Jun 21, 2017

Richard Branson helps Sprint relaunch Virgin Mobile as iPhone-only brand

Sprint is trying to remake its Virgin Mobile prepaid brand, focusing on the iPhone and perks tied to the broader Virgin brand, including discounts on Virgin airlines, hotels and wines. The company announced plans for a new "Inner Circle" offering that offers those who buy an iPhone six months of wireless service for just $1 (and an additional six months free for those who sign up by July 31.)

Virgin Group head Richard Branson was on hand at an event in San Francisco where Sprint announced the move.

"We're committed to innovating," Branson said, rattling off a list of Virgin's current efforts ranging from electric race cars to space travel. Branson said he challenged Sprint two years ago to make better use of the Virgin brand and is pleased to see the company doing so.

Why it matters: Sprint has been looking for some time to reposition Virgin, one of two prepaid brands it has. (It also sells service under the Boost Mobile moniker.) Competition in that space has been tough since T-Mobile bought MetroPCS and AT&T purchased Cricket, not to mention just generally brutal price pressure in the cell phone market.

Go deeper

Coronavirus dashboard

Illustration: Sarah Grillo/Axios

  1. Global: Total confirmed cases as of 3 p.m. ET: 5,931,112 — Total deaths: 357,929 — Total recoveries — 2,388,172Map.
  2. U.S.: Total confirmed cases as of 3 p.m. ET: 1,711,313 — Total deaths: 101,129 — Total recoveries: 391,508 — Total tested: 15,192,481Map.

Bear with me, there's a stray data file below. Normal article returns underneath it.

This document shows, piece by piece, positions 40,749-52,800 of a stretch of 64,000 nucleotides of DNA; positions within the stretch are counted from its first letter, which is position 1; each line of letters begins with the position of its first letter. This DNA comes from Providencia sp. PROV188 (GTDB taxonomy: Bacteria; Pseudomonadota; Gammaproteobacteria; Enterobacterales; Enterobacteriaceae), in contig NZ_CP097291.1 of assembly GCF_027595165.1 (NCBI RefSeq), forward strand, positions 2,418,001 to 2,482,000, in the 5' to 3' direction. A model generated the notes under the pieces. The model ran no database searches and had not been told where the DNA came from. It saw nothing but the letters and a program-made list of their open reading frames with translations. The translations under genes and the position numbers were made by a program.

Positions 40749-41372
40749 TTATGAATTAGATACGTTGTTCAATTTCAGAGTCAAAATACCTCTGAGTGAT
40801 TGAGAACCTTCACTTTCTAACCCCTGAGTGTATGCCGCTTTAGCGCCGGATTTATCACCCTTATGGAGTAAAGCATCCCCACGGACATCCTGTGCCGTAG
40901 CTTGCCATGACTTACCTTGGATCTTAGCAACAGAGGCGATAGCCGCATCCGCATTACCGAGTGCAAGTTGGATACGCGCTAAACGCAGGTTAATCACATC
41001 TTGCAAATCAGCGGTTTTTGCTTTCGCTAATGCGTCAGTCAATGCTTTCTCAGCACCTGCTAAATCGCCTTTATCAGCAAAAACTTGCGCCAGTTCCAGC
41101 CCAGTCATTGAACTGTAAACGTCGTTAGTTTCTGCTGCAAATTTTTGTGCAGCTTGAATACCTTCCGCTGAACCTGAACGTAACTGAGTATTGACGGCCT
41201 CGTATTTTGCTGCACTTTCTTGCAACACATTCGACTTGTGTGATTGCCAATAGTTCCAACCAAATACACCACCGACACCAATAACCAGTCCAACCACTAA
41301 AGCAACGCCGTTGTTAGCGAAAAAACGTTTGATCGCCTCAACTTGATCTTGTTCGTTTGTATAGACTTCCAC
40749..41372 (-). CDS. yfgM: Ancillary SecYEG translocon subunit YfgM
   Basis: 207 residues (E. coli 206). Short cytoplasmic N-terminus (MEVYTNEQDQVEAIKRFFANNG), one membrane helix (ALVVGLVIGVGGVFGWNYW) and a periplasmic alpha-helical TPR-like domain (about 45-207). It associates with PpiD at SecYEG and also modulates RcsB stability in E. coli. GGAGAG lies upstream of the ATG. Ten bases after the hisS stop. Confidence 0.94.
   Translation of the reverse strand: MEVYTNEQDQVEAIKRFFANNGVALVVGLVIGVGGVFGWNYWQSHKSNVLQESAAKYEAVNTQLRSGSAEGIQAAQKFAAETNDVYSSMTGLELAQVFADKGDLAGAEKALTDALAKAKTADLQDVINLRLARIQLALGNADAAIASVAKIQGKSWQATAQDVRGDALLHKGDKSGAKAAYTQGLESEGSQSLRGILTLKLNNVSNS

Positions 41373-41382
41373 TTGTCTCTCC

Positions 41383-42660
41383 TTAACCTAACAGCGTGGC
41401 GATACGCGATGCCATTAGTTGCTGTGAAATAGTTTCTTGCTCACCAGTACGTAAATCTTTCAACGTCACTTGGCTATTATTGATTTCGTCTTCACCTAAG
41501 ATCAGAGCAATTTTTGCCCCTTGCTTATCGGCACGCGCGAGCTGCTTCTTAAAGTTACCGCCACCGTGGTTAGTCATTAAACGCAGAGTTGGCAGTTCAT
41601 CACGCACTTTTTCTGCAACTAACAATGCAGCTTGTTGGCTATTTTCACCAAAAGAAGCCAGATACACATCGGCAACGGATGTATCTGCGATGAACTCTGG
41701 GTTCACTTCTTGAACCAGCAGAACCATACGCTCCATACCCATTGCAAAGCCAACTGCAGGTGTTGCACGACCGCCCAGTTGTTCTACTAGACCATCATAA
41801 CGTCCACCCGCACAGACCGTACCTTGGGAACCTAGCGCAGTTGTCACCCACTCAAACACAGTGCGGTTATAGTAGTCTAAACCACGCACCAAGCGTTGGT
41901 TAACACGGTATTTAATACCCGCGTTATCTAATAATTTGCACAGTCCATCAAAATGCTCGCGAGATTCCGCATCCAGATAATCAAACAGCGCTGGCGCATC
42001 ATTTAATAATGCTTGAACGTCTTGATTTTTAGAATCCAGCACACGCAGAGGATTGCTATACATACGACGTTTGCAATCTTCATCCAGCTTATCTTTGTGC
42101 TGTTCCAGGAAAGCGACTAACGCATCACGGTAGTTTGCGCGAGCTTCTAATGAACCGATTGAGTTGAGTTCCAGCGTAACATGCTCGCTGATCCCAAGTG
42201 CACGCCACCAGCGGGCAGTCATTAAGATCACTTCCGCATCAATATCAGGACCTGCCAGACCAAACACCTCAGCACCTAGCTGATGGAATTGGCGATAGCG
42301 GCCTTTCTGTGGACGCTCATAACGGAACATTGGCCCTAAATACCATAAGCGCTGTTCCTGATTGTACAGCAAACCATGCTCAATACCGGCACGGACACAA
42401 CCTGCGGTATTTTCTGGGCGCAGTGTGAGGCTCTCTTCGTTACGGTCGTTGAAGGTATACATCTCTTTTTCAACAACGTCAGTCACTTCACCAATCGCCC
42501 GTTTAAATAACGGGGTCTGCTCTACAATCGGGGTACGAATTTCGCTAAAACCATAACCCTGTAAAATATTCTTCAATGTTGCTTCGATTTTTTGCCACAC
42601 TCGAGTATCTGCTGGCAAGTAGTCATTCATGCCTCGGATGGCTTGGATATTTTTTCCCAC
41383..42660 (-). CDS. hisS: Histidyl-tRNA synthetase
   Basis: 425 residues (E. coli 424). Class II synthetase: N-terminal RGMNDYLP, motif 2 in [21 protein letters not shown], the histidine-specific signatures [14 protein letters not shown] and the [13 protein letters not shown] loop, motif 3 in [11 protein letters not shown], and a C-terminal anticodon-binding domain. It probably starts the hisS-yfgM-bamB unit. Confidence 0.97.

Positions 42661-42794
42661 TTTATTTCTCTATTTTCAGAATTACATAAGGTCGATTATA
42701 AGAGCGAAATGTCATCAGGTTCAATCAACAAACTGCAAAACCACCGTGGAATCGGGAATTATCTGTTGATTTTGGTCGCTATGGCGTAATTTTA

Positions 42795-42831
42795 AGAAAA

3. States: New York to allow private businesses to deny entry to customers without masks.
  4. Public health: Louisiana Sen. Cassidy wants more frequent testing of nursing home workers.
  5. Congress: Pelosi slams McConnell on stimulus delay — Sen. Tim Kaine and wife test positive for coronavirus antibodies.
  6. Tech: Twitter fact-checks Chinese official's claims that coronavirus originated in U.S.
  7. What should I do? When you can be around others after contracting the coronavirus — Traveling, asthma, dishes, disinfectants and being contagiousMasks, lending books and self-isolatingExercise, laundry, what counts as soap — Pets, moving and personal healthAnswers about the virus from Axios expertsWhat to know about social distancingHow to minimize your risk.
  8. Other resources: CDC on how to avoid the virus, what to do if you get it, the right mask to wear.

Subscribe to Mike Allen's Axios AM to follow our coronavirus coverage each morning from your inbox.

Updated 27 mins ago - Politics & Policy

Twitter fact-checks Chinese official's claims that coronavirus originated in U.S.

Chinese Foreign Ministry spokesman Zhao Lijian. Photo: Greg Baker/AFP via Getty Images

Twitter slapped a fact-check label on a pair of months-old tweets from a Chinese government spokesperson that falsely suggested that the coronavirus originated in the U.S. and was brought to Wuhan by the U.S. military, directing users to "get the facts about COVID-19."

Why it matters: The labels were added after criticism that Twitter had fact-checked tweets from President Trump about mail-in voting, but not other false claims from Chinese Communist Party officials and other U.S. adversaries.

Podcast: Trump vs. Twitter, round two

President Trump is escalating his response to Twitter’s fact check of his recent tweets about mail-in voting, issuing an executive order that's designed to begin limiting social media's liability protections. Dan digs in with Axios' Margaret Harding McGill.

Go deeper: Twitter vs. Trump... vs. Twitter

2 hours ago - Politics & Policy